Whites Faced Election Bias In Mississippi, Judge Rules
Saturday, June 30, 2007
JACKSON, Miss., June 29 -- The head of a Mississippi Democratic Party organization illegally suppressed white residents' votes, a federal judge ruled Friday in the first case filed by the Justice Department alleging that whites were subjected to voting discrimination based on their race.
U.S. District Judge Tom S. Lee ruled that Ike Brown, chairman of the Democratic Executive Committee of Noxubee County, violated the Voting Rights Act by issuing different procedures for collecting and counting absentee ballots from white and black voters. The executive committee, also found liable in the case, is responsible for administering Democratic primaries in the county.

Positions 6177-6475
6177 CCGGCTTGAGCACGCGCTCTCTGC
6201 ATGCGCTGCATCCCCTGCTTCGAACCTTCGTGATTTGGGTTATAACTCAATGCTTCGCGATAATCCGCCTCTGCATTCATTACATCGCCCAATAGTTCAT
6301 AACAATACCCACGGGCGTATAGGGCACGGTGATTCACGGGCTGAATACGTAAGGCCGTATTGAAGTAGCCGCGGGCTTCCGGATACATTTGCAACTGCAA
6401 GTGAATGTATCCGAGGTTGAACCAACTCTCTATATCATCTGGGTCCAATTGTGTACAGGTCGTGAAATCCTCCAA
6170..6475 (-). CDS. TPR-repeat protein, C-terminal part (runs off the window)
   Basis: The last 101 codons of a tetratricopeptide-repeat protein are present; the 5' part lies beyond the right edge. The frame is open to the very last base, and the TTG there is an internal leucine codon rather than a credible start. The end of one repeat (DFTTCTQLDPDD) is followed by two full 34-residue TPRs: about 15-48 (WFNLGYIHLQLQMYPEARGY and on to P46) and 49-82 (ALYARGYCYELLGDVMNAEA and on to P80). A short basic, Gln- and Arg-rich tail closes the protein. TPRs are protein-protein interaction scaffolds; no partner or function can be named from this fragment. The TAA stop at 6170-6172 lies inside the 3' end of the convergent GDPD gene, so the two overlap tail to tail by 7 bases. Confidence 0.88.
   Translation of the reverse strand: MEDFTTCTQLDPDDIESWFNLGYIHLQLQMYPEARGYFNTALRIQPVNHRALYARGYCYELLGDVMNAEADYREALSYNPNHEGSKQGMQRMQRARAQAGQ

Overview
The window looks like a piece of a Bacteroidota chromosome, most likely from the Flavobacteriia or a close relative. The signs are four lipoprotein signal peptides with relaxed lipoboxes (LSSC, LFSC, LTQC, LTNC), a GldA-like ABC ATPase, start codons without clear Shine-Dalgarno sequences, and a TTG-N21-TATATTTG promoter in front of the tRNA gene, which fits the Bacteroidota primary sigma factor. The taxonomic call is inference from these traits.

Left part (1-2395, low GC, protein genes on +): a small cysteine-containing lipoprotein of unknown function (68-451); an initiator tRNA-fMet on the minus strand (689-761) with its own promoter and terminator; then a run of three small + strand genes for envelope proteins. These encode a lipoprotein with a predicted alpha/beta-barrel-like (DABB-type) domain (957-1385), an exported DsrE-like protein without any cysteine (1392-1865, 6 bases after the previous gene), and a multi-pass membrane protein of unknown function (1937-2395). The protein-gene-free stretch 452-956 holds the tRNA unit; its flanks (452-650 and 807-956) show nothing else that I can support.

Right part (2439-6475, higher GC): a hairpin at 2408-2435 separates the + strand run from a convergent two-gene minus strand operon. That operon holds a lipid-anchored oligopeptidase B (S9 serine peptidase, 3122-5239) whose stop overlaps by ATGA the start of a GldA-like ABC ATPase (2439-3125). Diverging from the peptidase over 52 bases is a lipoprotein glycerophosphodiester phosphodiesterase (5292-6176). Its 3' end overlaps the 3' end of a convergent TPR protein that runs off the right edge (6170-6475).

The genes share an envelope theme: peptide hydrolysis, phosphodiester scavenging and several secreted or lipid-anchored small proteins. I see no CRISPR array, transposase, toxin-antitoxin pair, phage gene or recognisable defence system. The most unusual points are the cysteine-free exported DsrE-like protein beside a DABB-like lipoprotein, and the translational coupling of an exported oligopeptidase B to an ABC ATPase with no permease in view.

There was "ample direct and circumstantial evidence of an intent to discriminate against white voters which has manifested itself through practices designed to deny and/or dilute the voting rights of white voters in Noxubee County," Lee's ruling said.
Brown, who is black, has been chairman of the committee since 2000. He argued at trial that the government's suit was a perversion of the voting rights law and said it was "preposterous" that the Justice Department would claim that blacks, who faced 135 years of discrimination by whites in the state, are now oppressing whites.
The judge said he will consider a remedy at a later date.
Wan J. Kim, the assistant attorney general in charge of the Justice Department's civil rights division, praised the decision.